Subsidence-induced warming in the genesis of Tropical Storm Cindy (2017)
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The formation of tropical cyclones in unfavorable large-scale environments remains a challenge for researchers and forecasters. This thesis provides an investigation of the genesis of Tropical Storm Cindy (2017) using a combination of aircraft measurements collected during the Convective Processes EXperiment (CPEX) field campaign and a fully-coupled atmosphere-wave-ocean numerical simulation. Prior to TC genesis, a shallow cyclonic vortex is embedded in a deep layer of W/SW winds associated with an upper-level trough. Despite vertical wind shear greater than 20 m/s, low mid-tropospheric relative humidity and poorly organized convection, Cindy formed at 1800 UTC 20 June 2017 in the central Gulf of Mexico. At the time of genesis, the dropsondes and the numerical simulation reveal the presence of subsidence within the developing storm. Descent produces a temperature and moisture perturbation maximized in the 2-2.5 km layer. In the hours prior to TC genesis, 2500 m temperature increases by 5 Â°C and the dew point temperature depression grows larger than 8 Â°C. At TC genesis, the subsidence-induced virtual temperature perturbation in the 1.5-3.5 km layer accounts for 50% of the sea-level pressure perturbation and for more than 65 % of the sea-level pressure drop during the genesis stage. A backward trajectory analysis indicates that the air parcels warm by 14 Â°C in response to a 1.8 km descent along the upshear flank of the storm, with an estimated subsidence rate of nearly 6 cm/s.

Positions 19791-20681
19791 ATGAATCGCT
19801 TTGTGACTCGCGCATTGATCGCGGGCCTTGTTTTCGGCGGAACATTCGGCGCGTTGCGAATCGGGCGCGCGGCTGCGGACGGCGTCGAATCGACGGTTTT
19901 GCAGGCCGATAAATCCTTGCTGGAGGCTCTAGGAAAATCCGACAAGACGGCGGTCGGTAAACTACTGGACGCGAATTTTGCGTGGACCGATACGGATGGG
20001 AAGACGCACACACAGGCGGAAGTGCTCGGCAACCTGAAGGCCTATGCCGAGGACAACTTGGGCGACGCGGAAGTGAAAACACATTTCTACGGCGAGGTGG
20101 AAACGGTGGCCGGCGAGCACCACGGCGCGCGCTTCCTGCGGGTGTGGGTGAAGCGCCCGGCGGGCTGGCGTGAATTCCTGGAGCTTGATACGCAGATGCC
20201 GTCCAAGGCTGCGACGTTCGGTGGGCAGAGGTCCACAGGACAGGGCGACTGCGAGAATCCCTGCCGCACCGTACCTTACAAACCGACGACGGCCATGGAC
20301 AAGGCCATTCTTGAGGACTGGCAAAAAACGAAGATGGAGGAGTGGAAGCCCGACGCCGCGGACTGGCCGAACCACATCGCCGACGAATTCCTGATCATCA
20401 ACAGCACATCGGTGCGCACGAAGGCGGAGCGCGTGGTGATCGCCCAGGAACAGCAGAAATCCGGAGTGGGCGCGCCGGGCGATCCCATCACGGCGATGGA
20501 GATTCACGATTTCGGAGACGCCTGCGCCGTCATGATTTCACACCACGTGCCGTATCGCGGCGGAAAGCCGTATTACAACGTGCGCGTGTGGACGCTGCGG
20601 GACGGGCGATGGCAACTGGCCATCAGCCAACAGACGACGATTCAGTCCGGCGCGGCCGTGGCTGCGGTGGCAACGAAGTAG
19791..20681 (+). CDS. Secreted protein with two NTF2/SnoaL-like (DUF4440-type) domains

- Atmospheric sciences